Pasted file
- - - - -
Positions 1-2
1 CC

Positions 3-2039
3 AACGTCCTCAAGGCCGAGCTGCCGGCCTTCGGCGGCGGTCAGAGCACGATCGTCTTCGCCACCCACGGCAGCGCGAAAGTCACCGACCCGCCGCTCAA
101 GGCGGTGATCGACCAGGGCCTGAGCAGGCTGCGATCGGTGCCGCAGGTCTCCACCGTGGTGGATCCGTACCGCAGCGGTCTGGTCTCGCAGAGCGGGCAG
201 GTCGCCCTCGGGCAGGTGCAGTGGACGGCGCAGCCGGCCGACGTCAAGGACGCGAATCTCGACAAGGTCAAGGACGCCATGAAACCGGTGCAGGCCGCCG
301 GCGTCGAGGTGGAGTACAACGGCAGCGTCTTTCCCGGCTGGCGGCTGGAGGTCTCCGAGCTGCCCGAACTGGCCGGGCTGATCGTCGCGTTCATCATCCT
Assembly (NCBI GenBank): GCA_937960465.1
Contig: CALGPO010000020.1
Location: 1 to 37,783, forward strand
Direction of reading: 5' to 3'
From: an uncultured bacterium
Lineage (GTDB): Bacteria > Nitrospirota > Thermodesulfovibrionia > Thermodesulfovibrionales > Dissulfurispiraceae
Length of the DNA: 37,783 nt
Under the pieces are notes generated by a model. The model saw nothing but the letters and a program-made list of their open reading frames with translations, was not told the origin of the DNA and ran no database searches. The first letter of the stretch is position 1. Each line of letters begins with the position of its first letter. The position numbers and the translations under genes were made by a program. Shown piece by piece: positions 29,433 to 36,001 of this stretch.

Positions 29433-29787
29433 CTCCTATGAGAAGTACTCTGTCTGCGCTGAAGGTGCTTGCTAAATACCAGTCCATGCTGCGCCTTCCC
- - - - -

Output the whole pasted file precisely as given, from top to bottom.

Positions 1-2
1 CC

Positions 3-2039
3 AACGTCCTCAAGGCCGAGCTGCCGGCCTTCGGCGGCGGTCAGAGCACGATCGTCTTCGCCACCCACGGCAGCGCGAAAGTCACCGACCCGCCGCTCAA
101 GGCGGTGATCGACCAGGGCCTGAGCAGGCTGCGATCGGTGCCGCAGGTCTCCACCGTGGTGGATCCGTACCGCAGCGGTCTGGTCTCGCAGAGCGGGCAG
201 GTCGCCCTCGGGCAGGTGCAGTGGACGGCGCAGCCGGCCGACGTCAAGGACGCGAATCTCGACAAGGTCAAGGACGCCATGAAACCGGTGCAGGCCGCCG
301 GCGTCGAGGTGGAGTACAACGGCAGCGTCTTTCCCGGCTGGCGGCTGGAGGTCTCCGAGCTGCCCGAACTGGCCGGGCTGATCGTCGCGTTCATCATCCT
Assembly (NCBI GenBank): GCA_937960465.1
Contig: CALGPO010000020.1
Location: 1 to 37,783, forward strand
Direction of reading: 5' to 3'
From: an uncultured bacterium
Lineage (GTDB): Bacteria > Nitrospirota > Thermodesulfovibrionia > Thermodesulfovibrionales > Dissulfurispiraceae
Length of the DNA: 37,783 nt
Under the pieces are notes generated by a model. The model saw nothing but the letters and a program-made list of their open reading frames with translations, was not told the origin of the DNA and ran no database searches. The first letter of the stretch is position 1. Each line of letters begins with the position of its first letter. The position numbers and the translations under genes were made by a program. Shown piece by piece: positions 29,433 to 36,001 of this stretch.

Positions 29433-29787
29433 CTCCTATGAGAAGTACTCTGTCTGCGCTGAAGGTGCTTGCTAAATACCAGTCCATGCTGCGCCTTCCC